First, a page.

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Save the Children seeks help for Bangladesh amid virus

Organization seeks urgent international assistance amid severe shortage of ventilators in country for COVID-19 patients

SM Najmus Sakib   | 08.04.2020
Save the Children seeks help for Bangladesh amid virus

DHAKA, Bangladesh

Charity organization Save the Children made an urgent appeal Tuesday for international assistance to help Bangladesh avert a potential humanitarian disaster, citing a surge in demand for ventilators to combat the novel coronavirus. 

Bangladesh has less than 2,000 ventilators for a population of 165 million people and there are no ventilators in southeastern Cox’s Bazar District, home to more than three million, including one million Rohingya refugees, it said in a statement.

Most of the country’s intensive care beds and ventilators are in major urban centers including the capital Dhaka, making it difficult for remote communities to access them, it said.

“There are reportedly 1,769 ventilators in Bangladesh at this moment or in the pipeline, which means an average of one ventilator for every 93,273 people,” it said.

The lack of ventilators in Cox’s Bazar means lives will be lost when the coronavirus starts spreading more widely in the community, it added.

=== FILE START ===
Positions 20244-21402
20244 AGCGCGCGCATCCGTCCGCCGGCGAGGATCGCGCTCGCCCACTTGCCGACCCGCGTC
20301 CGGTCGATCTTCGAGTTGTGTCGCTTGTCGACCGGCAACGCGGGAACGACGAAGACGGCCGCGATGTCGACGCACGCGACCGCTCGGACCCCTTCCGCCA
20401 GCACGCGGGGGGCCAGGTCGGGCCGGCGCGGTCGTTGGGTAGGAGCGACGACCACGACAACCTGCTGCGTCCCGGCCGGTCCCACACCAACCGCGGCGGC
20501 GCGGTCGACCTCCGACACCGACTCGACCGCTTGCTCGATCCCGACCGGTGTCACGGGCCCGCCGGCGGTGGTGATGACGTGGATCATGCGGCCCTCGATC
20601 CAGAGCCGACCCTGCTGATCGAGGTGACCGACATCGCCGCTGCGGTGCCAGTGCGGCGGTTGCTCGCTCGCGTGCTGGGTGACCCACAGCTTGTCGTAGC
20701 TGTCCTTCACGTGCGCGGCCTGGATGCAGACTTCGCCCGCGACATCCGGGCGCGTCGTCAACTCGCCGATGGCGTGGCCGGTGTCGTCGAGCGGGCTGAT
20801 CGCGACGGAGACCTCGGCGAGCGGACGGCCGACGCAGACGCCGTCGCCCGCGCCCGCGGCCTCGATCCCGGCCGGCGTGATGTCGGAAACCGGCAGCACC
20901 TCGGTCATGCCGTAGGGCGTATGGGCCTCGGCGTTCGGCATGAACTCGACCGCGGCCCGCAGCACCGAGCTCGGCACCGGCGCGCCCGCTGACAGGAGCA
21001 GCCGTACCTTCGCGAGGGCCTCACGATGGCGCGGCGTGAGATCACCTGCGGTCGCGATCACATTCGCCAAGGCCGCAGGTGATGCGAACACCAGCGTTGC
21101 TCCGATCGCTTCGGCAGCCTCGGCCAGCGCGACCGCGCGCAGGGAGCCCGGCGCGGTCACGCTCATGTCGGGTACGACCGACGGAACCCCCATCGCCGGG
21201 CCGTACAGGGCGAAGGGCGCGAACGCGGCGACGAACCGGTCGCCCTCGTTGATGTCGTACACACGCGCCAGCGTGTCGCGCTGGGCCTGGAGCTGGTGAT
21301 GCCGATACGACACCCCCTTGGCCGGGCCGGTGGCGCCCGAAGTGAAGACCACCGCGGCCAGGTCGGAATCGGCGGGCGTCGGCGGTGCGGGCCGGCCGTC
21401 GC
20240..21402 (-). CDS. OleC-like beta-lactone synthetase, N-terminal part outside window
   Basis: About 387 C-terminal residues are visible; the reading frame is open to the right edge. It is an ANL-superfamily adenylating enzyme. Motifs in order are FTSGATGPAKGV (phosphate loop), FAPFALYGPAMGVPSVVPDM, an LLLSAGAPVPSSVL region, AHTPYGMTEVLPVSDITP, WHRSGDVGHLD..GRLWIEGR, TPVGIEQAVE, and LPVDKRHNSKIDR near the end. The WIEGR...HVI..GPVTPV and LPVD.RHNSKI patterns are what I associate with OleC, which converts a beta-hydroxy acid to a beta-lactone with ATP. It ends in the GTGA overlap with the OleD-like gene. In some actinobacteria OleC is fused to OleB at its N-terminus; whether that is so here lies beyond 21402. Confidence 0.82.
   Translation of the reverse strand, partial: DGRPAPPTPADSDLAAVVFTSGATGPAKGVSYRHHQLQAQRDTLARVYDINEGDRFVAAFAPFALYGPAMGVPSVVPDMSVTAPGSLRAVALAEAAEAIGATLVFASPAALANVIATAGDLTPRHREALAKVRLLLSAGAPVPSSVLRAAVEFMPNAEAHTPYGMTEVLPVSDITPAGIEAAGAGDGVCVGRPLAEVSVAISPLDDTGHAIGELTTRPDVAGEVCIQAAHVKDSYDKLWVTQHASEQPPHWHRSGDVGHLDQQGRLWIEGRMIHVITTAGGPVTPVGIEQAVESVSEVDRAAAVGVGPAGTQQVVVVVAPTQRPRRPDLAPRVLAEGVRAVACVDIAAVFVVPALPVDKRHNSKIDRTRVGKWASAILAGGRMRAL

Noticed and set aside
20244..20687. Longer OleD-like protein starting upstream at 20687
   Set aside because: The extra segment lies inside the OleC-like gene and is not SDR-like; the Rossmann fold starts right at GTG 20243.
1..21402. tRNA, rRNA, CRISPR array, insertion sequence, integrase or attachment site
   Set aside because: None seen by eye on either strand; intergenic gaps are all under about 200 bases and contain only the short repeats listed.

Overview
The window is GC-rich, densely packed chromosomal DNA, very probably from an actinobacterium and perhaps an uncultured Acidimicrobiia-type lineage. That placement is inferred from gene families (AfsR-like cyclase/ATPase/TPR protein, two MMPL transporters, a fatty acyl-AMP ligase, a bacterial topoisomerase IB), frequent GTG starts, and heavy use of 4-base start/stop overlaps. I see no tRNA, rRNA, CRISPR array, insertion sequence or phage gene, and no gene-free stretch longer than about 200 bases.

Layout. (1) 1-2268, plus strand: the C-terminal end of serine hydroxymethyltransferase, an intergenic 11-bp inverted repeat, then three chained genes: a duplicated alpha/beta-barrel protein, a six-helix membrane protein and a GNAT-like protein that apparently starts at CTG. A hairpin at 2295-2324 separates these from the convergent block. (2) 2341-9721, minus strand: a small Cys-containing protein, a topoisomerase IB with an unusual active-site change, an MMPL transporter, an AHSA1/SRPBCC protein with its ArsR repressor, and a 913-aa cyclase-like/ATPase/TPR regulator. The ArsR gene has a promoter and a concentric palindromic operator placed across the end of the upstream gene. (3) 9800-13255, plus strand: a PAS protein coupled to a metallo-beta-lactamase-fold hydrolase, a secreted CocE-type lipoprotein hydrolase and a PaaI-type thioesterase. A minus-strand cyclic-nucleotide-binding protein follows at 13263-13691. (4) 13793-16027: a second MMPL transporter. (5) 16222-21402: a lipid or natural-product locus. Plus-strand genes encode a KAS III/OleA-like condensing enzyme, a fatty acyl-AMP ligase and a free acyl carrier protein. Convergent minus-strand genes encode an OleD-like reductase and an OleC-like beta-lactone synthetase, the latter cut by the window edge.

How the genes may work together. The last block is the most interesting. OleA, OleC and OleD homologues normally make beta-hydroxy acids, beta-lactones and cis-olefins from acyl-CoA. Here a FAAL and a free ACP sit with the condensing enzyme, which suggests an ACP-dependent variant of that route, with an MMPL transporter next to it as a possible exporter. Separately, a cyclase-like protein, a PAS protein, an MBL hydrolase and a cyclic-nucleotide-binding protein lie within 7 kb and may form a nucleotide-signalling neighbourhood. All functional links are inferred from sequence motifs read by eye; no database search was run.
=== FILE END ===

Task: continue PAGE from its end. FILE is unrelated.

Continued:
Dr. Shamim Jahan, deputy country director for Save the Children in Bangladesh, said at present, it is difficult for Bangladesh to meet the expected surge in demand for ventilators to help respond to the COVID-19 outbreak.

“It is therefore essential that world leaders – in particular the G20 countries – commit to a coordinated global plan underpinned by debt relief. We also urge the Bangladesh government to engage the public and private sectors urgently to secure ventilators for COVID-19 patients.”

Bangladesh reported 41 new COVID-19 cases and five fatalities Tuesday, bringing the total number of cases to 164 and the death toll to 17.

The number of coronavirus-related deaths worldwide passed a new milestone late Tuesday with more than 81,000 fatalities reported, according to data by U.S.-based Johns Hopkins University.

After emerging in Wuhan, China last December, the novel coronavirus has spread to at least 184 countries and regions with over 1.4 million cases.

The university's running tally also counted over 298,000 recoveries.

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